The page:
So why does Tom think traditional media organisations survive? Consumers don't like too much choice (like a blank menu in a restauraunt), our time is valuable and we need someone to select what we should be looking at. This last point was interesting because the collective intelligence touted in Web 2.0 has an effect without the interference of a big media brand.

Tom then suggested that traditional brands would retain the trust of consumers while newer ones like WikiPedia would lose it. I'm not convinced of this - consumers are pretty good at realising the limitations of Wikis and the accuracy of WikiPedia has been shown to be at least as good as Brittanica.

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OPA '06 Conference 

I'll be trying to blog updates of themes from this week's Online Publishers Association. Stay tuned....

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Wednesday, March 01, 2006

DoubleClick Email Solutions sold to Epsilon 

I missed this one when it happened. Epsilon Interactive, formerly Bigfoot and now a division of Alliance Data, has acquired DoubleClick Email Solutions.

You may recall that DoubleClick was taken private last year by being sold to Hellman and Friedman who immediately created separate divisions for the e-mail and advertising arms of DoubleClick. I have to say that this was on the cards, even though local management in Europe did not admit to the strategy when I met with them last year.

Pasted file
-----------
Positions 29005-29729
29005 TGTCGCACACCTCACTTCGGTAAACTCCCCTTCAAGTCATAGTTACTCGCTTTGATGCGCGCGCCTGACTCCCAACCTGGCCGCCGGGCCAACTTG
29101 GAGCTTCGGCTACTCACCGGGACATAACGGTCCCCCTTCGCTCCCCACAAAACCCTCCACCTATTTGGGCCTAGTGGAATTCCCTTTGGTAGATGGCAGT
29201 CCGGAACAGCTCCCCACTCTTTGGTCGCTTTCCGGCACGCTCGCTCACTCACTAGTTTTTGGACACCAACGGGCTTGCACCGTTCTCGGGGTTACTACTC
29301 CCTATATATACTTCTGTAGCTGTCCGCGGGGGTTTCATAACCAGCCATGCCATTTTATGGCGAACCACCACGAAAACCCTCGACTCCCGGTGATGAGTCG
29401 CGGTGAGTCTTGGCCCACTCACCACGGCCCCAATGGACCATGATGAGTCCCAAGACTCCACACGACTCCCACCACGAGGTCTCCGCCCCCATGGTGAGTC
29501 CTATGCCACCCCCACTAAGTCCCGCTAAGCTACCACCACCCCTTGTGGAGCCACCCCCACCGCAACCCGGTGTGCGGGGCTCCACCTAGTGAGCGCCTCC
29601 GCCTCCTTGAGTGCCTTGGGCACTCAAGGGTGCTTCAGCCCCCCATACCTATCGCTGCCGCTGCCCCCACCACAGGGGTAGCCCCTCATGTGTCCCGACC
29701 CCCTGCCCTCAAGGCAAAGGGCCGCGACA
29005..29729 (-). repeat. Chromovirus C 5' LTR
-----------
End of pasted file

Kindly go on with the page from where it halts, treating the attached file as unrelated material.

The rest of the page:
Is this the end of one of the more successful Web 1.0 companies?
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VIsta may actually be quite good 

Well, the headline on slashdot was "Why Vista Won't Suck" which is even more unexpected. The posting refers to an ExtremeTech article that goes into some "under the hood" details on what makes Vista a big step up from XP. Well worth a read.

It also highlights what was not quite right with the way that Life2 showed Vista - we (a reasonably techie audience) were shown how Vista allowed the user to scroll through cascaded open windows (in exactly the same way that you can with XP and the Alt-Tab PowerToy but with each app. appearing in a bigger window).

Incidentally, I noticed that when I downloaded an updated PowerToy and the beta of IE7 for my home machine, an applet kicks in to check that a "Genuine" copy of Windows is installed. Not sure how this works, but as downloading software becomes more the norm, I expect to see more of this.